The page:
Let them eat pie: Anthony's owner Sal Buglione serves a white pie and margherita pizza.
The Brooklyn Papers / Jori Klein

Sal Buglione wanted a pizza place that
would make his father, Anthony, proud. His dream was to drive
his dad to the eatery, point to the "Anthony’s" sign,
and say, "This is for you."

His father died three years before Buglione could make the dream
a reality, but the place radiates family life: Sal and his brother
Frank greet guests and his clan gathers in the dining room on
Sunday evenings to enjoy his mother, Lina’s, magnificent ragu.

Open since November, Anthony’s is doing a few things right. On
a recent Sunday evening after 8 pm, every table was full and
a group waited patiently at the door. They come for the warmth
of the Buglione family members, who welcome every customer with
genuine delight. The patrons visit for the light, vibrantly sauced
southern Italian dishes comprised of the freshest ingredients.
(Frank makes the mozzarella.) And they line up for the brick-oven

And, oh what pies. The man shoveling out some of the best pizza
in Park Slope is "pizzaiolo" Bart Agozzino who earned
his pie-baking chops at the Trianon in Naples. Agozzino’s father,
Alfredo, built Anthony’s gas-fired brick oven.

The combination of the pie-man and that oven make for an ethereal
pizza. It’s not too big – about 10 inches – and sold whole; this
isn’t a slice joint. The crust is gently sprinkled with Parmesan
before it’s baked, which adds a delectable hint of salt to the
dough. It emerges from the oven crisp, slightly chewy yet delicate,
with smoky char-spots along its bottom.

Any old sauce and cheese would be helped enormously by such an
ideal base, but Anthony’s sauce tastes vividly of ripe tomatoes.
Just enough milky, creamy mozzarella is applied so it doesn’t
weigh down the works. Each pie is strewn with slivers of fresh
basil. It’s delectable right down to the bubbly, brittle collar
of crust.

If you crave a white pie, Anthony’s is the place to indulge that
yen. A bit of freshly made ricotta cheese tops the mozzarella
for a simple looking, yet richly flavored, treat.

A table of regulars who come on Sunday for Lina’s ragu, each
planted a kiss on her cheek when she visited their table. After
tasting it, I could understand their affection. Ragu is a traditional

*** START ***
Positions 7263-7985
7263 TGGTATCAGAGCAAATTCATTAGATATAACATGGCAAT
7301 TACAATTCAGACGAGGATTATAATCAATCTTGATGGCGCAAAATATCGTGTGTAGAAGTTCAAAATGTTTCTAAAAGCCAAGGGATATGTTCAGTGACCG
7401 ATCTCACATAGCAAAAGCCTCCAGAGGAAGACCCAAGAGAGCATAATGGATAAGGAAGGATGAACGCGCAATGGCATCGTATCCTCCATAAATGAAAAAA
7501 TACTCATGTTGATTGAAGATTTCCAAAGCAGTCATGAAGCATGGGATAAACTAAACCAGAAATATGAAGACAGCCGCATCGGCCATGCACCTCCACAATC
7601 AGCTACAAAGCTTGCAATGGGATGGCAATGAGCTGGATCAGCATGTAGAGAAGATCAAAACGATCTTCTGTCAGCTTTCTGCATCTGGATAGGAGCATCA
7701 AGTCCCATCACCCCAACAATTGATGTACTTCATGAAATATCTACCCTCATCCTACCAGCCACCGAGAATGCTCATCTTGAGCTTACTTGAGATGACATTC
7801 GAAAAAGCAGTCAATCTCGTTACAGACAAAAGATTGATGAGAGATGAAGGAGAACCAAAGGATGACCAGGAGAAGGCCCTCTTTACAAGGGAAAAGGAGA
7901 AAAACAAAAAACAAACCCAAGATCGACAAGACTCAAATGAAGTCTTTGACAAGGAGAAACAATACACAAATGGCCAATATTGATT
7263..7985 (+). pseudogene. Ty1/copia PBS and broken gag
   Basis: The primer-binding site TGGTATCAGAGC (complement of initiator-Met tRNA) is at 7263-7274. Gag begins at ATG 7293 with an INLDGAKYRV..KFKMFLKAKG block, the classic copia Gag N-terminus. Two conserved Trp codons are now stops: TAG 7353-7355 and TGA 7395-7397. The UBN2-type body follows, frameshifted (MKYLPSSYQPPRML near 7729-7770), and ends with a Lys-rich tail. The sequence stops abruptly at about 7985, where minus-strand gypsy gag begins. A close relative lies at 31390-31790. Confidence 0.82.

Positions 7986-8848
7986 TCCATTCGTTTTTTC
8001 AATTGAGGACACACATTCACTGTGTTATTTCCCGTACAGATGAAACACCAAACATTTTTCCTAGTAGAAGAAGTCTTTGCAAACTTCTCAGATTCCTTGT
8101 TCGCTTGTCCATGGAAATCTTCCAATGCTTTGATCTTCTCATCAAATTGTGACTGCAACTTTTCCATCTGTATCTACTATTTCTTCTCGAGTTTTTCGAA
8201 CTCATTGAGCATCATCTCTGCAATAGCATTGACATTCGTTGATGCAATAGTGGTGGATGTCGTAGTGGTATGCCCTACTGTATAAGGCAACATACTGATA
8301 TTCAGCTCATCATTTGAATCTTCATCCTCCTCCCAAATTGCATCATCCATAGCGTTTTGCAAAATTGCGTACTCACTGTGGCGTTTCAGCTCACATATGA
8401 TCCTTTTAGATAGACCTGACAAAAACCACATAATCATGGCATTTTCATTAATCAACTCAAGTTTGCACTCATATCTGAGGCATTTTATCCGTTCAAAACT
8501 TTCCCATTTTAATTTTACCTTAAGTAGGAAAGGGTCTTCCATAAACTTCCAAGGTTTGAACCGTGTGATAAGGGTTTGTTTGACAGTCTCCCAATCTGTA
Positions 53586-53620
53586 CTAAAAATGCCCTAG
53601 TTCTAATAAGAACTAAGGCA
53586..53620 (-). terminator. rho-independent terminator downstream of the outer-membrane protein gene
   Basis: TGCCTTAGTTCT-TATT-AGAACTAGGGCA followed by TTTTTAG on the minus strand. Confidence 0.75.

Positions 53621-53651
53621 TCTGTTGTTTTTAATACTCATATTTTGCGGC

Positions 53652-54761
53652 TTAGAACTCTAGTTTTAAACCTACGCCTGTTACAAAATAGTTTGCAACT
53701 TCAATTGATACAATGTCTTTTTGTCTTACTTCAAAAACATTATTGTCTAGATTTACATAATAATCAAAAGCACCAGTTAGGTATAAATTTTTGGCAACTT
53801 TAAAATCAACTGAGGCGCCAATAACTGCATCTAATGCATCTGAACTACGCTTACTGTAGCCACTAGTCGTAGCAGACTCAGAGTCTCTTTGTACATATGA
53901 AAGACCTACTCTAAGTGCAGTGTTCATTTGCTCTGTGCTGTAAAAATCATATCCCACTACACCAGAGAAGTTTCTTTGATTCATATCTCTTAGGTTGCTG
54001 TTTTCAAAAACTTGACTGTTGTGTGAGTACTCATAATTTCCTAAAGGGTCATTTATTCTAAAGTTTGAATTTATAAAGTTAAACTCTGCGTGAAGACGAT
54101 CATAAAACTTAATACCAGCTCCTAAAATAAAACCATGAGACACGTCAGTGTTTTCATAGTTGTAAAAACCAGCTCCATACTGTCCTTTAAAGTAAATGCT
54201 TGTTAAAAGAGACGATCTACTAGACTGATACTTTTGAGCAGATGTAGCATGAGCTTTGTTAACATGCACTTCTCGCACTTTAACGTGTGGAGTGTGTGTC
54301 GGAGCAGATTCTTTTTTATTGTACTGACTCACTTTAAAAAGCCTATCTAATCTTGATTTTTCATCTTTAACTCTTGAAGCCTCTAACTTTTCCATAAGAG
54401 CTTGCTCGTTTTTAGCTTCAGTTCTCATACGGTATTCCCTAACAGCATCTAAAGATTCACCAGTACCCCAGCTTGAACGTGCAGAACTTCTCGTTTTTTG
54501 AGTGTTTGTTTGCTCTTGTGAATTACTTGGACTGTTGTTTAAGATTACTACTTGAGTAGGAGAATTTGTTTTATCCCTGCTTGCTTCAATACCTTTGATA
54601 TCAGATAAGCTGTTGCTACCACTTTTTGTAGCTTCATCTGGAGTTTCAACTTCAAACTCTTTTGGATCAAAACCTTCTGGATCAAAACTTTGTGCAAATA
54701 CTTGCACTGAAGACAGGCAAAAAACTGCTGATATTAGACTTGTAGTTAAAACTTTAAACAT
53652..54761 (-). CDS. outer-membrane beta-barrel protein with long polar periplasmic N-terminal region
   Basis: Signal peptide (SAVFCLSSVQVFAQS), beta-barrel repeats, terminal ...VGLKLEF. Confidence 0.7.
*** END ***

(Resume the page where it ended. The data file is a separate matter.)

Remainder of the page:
Italian sauce made on Sundays and usually served as a late afternoon
family meal. There’s a variety of different meats that cook slowly
in the tomato sauce (Lina’s recipe includes meatballs, pork ribs
and "braciola") until they absorb the sweetness of
the tomatoes and the meat becomes fall-off-the-bone tender. The
"braciola" (beef rolled around a savory filling) is
rich and garlicky; the spare ribs moist; but the meatballs are
too bread-y.

The sauce is poured over perfectly "al dente" ziti.

Instead of a waiter standing over your dish and grating fresh
Parmesan, a waitress plunks down a shaker. It’s all part of Anthony’s
"not fancy, just great food" ambience.

That casual, keep-it-simple attitude applies to the restaurant’s
decor as well. Buglione (a co-owner of the Nick’s pizza chainlet
in Queens) and his partners in this venture – brother Frank Buglione,
Joe Bosco and Louie Pagano – did a gut renovation on the former
Paradou space, including the outdoor garden area. Inside, they
bricked the walls, lined the room with wooden tables, placed
a small bar in the front and installed the brick oven in the
rear. Frosted white chandeliers add a soft glow to the room;
a huge glass wall that faces Seventh Avenue adds drama. As far
as decoration goes, there isn’t much, but it hardly matters;
with an ambience as cheerful as Anthony’s, accessories are irrelevant.

If you stick to the pizza and uncomplicated dishes like the ragu;
light, not too cheesy eggplant Parmesan; and terrific, tender,
garlicky baked clams, you’ll be happy.

However I would skip the slightly overcooked scallops, paired
with a mix of slivered carrots, asparagus and onions. Compared
to the rest of the meal, they were just okay.

One dish that packed a wallop of flavor was the chicken with
eggplant. Pieces of breast meat were flattened slightly and layered
with an eggplant scallop. Before crowning the meat, the vegetable
is baked with a thin layer of Parmesan and topped with a spoonful
of winey, caramelized onions that add sweetness.

Anthony’s serves two house-made desserts that, like the rest
of the menu, are terrific examples of classics done right. Cannoli
can be a boring, leaden dessert with a soggy shell and too sweet,
ricotta cheese filling. Here, the shell is so thin, it’s nearly
transparent and crackling crisp. Its filling is creamy, lightly
sweetened and studded with ground pistachio nuts. Tiramisu is
another perennial that has been on menus far too long. Again,
at Anthony’s, it’s surprisingly good: the airy layers of cake
soaked with espresso and mascarpone cheese are rich and pudding-like
without being heavy.

By January, there will be a "cheap but good," list
of international wines, Buglione says.

Anthony may not have seen his sons’ dream come true, but he’d
be proud of the place that bears his name.



Anthony’s (426A Seventh Ave. between
14th and 15th streets in Park Slope) accepts American Express,
Discover, MasterCard and Visa. Entrees: $9-$16. The restaurant
serves lunch and dinner daily. Sunday brunch will begin on New
Year’s Day and will be served from 11 am to 3 pm. For information,
call (718) 369-8315.

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